WORLD MALARIA DAY 2021: Ifakara scientists work to reach zero-malaria target

April 25, 2021 8:00 - 17:00
WORLD MALARIA DAY 2021: Ifakara scientists work to reach zero-malaria target

It’s World Malaria Day today! As a leading center in malaria research in Africa, our scientists wherever they're, are working hard contributing to ongoing efforts towards reaching the zero-malaria targets set by our home country, #Tanzania, and the World Health Organization (#WHO).

The World Malaria Day is observed on April 25 each year to keep malaria high on the political agenda, mobilize additional resources, and empower communities. This year, WHO and partners mark the Day by celebrating the achievements of countries that are approaching – and achieving – malaria elimination. They provide inspiration for all nations that are working to stamp out this deadly disease and improve the health and livelihoods of their populations.

We’ll keep you updated right here (on this event news feed) on what our researchers do on #MalariaDay2021. Stay tuned! Be sure to search this hashtag: #MalariaDay2021.

What Ifakara researchers do on #MalariaDay2021

The importance of innovation for a malaria-free world

Brian Tarimo, a malaria researcher at Ifakara Health Institute has penned an interesting blog article on his and colleagues’ contributions in innovating to achieve a malaria-free world. This blog article has been posted on our blogs page on our website.

Read the Article.


Updates on the fight against malaria
One of the seasoned malaria researchers at Ifakara Health Institute, Prof. Nico Govella, briefed Channel Ten television on the latest updates in the fight against malaria. The interview was held at our offices in Mikocheni, Dar es Salaam, on Wednesday, April 21, 2021. Follow Channel 10 programs for the interview and more on this day.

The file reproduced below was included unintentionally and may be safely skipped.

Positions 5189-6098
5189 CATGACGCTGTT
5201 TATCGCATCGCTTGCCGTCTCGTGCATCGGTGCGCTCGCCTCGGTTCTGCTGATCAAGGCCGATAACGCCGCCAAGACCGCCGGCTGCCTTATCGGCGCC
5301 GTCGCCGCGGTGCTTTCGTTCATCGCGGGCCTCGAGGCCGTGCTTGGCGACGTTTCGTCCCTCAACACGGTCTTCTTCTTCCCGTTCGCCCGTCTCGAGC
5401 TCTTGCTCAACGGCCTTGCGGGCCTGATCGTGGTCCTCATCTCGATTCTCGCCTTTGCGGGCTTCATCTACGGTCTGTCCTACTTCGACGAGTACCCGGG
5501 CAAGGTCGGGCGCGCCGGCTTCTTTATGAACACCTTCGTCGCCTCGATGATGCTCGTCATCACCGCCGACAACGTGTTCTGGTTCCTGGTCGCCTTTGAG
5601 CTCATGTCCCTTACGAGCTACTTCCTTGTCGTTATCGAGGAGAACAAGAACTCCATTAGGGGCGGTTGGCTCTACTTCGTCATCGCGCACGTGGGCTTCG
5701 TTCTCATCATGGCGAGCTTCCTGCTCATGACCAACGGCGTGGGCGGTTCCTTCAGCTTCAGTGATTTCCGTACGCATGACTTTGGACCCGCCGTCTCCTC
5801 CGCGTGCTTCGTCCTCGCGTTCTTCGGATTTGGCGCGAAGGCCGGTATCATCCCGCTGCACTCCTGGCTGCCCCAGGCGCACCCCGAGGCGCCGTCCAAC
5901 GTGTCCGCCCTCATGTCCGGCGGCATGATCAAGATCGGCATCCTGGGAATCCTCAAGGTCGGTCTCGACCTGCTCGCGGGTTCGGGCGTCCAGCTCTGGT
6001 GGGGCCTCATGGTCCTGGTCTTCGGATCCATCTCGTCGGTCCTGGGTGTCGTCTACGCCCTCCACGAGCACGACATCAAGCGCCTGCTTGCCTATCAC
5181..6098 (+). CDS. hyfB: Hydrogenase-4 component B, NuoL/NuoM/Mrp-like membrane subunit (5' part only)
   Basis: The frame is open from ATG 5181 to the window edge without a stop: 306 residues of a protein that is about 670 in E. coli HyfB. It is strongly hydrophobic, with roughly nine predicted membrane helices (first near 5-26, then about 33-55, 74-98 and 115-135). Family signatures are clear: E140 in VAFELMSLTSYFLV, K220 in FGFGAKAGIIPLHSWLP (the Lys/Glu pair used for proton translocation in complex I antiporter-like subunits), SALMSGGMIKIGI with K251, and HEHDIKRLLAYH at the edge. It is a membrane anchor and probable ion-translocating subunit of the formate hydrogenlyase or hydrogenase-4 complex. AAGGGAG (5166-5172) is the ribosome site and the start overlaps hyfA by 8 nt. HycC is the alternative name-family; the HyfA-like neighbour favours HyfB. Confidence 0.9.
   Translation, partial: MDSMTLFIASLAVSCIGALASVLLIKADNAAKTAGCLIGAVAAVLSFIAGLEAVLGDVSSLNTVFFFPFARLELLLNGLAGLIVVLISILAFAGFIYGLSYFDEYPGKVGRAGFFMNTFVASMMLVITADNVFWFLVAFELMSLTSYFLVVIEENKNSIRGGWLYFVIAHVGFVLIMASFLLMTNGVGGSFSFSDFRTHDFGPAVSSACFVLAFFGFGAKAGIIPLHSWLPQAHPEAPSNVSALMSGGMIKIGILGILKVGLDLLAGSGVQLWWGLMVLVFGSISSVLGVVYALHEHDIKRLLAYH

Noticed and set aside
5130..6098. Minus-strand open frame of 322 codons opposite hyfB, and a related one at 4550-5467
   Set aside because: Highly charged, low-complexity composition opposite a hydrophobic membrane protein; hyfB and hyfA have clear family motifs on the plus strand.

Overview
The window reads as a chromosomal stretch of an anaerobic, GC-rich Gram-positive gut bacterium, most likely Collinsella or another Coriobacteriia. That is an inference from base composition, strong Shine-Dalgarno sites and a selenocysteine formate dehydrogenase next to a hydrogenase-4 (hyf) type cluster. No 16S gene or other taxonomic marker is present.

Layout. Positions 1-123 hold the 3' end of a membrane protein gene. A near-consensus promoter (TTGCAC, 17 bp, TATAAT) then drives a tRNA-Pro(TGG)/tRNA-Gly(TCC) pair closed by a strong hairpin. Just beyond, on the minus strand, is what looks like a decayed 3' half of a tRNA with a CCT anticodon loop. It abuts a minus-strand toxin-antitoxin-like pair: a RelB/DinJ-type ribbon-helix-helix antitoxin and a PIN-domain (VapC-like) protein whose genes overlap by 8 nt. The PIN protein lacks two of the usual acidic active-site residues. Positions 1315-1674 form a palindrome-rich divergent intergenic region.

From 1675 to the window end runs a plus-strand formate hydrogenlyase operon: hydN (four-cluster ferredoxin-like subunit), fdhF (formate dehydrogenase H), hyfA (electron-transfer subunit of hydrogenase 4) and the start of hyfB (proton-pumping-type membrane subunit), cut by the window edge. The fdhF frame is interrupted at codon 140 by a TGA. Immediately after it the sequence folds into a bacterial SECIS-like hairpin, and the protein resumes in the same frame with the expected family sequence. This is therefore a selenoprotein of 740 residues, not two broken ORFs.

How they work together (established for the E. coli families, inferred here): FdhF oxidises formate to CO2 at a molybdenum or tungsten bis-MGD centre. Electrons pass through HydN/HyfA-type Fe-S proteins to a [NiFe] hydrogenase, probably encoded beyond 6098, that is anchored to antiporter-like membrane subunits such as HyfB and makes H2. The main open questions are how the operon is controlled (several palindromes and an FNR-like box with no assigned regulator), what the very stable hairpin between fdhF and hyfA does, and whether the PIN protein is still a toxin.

Ifakara master classes in public health and medical entomology

Seasoned malaria researcher at Ifakara Health Institute, Dr. Fredros Okumu, hosted over the last couple of weeks a series of master classes in public health and medical entomology. The master classes were conducted over the Zoom platform.

Featured topics include: The World Mosquito Program – Progress updates & future prospects; Ecology & spread of Aedes mosquitoes in Africa; Risk of Aedes borne diseases in Africa; Opportunities for improved control of Aedes mosquitoes in Africa; and Biology & effectiveness of Wolbachia-infected mosquitoes for disease control.

The other topics are: Ecology and malaria transmission potential of Anopheles stephensi; the inversion and potential spread of An. stephensi in Africa; integrating the management of An. stephensi in malaria prevention activities; opportunities for improved surveillance and control of An. stephensi; and building essential careers & leadership vector control in endemic countries.

More info from Malaria World.


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